“Zorahayda” is a true program work, which is based on a Washington Irving story The Legend of the Rose of the Alhambra that tells the story of a Moorish princess and her love for a Christian knight. This is quite the delicate work offering solo violin, oboe, horn and pizzicato from the strings in an easy to listen to style. It seems to be well suited to the slightly smaller size South Jutland Symphony Orchestra. Bjartre Engeset certainly has the feel for conducting Scandinavian type music. His enthusiasm is definitely translated to the recording.

While we couldn’t classify Johan as an unknown composer he is certainly rarely if ever performed. This CD, along with Naxos 8.553898, his two symphonies are ones to be explored. Recommended.

David Denton
David's Review Corner, August 2009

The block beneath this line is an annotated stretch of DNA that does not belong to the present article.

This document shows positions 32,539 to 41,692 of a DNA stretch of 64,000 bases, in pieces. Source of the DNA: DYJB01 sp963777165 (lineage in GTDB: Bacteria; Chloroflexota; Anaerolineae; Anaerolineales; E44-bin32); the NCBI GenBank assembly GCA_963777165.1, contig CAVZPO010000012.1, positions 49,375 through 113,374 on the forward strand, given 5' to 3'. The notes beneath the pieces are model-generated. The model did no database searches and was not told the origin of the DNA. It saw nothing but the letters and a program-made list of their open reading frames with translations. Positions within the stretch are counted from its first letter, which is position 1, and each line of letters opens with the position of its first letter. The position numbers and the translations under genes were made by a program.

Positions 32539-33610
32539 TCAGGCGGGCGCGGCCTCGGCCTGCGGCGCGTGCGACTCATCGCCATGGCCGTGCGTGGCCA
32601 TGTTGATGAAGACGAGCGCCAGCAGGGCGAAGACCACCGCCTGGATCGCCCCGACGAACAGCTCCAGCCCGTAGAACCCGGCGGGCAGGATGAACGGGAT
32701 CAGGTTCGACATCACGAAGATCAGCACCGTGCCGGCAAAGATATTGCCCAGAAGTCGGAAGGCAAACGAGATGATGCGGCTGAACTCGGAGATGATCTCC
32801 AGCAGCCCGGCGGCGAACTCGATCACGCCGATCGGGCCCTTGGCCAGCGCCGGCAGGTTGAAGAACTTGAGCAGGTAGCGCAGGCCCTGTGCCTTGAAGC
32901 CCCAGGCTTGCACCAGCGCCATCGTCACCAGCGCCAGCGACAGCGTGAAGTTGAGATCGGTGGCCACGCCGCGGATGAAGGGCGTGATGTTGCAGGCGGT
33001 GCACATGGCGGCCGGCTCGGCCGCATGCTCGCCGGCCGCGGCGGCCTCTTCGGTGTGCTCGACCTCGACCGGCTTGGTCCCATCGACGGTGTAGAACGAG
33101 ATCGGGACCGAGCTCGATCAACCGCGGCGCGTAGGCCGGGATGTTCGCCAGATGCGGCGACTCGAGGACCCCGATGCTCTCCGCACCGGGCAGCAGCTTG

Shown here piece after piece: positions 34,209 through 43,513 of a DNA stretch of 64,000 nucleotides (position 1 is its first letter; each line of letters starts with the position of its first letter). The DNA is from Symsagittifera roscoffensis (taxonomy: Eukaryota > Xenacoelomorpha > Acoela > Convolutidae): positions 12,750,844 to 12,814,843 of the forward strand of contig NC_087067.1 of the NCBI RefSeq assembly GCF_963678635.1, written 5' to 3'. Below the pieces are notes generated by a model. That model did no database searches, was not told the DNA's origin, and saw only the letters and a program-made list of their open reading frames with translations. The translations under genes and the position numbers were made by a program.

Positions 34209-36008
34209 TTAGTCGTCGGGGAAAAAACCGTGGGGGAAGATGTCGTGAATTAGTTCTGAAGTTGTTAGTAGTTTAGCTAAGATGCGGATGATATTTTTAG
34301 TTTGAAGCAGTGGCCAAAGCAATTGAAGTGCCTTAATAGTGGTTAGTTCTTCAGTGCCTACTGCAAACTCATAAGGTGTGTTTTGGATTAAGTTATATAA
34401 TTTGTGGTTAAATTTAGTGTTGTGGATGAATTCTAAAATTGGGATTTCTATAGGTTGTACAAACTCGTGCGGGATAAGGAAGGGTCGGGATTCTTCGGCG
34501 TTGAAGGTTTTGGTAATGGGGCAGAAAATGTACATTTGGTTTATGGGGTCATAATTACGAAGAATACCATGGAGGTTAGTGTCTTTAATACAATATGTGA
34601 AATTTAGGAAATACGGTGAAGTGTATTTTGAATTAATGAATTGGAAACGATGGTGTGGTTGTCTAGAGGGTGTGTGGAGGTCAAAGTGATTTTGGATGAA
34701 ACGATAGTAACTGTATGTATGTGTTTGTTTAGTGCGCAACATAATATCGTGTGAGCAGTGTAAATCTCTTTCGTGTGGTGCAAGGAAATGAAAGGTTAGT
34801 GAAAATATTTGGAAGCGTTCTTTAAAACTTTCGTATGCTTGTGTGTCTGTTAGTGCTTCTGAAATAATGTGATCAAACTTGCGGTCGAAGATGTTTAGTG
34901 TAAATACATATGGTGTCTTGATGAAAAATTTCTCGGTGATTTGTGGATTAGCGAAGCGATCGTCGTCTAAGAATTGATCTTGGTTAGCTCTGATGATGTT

That Johan Svendsen’s highly attractive scores have only managed to hold a place in the fringe of the concert repertoire is one of music’s more inexplicable examples of neglect.  It seems the good-luck that followed him in his younger years was slowly to turn against him as life progressed. He had followed in his father’s footsteps, becoming a Norwegian military musician, but later lived and studied in Germany where he became known as an outstanding conductor. Oslo was, for his taste, a musically impoverished city, and much of his life was spent outside of his homeland. Yet many see him as a nationalist composer largely by virtue of his four Norwegian Rhapsodies, though even there they were conceived from less than altruistic reasons, the idea stemming from the success Liszt was enjoying with the Hungarian Rhapsodies, a fact that encouraged so many composers. All four were composed in the twelve months that ended early in 1877. They were rather a byproduct of folk music, light in mood and texture and having dance-like characteristics. From the same period Romeo and Juliet concentrates on the love rather than dramatic aspects of the story. The disc is completed by Zorahayda based on the story of love between a Christian knight and a Moorish princess, though there are precious few exotic colours in the score. The South Jutland Symphony play superbly for Bjarte Engeset, the strings having a nice bright sound, and the brass vibrant but never strident. Recorded sound is exemplary.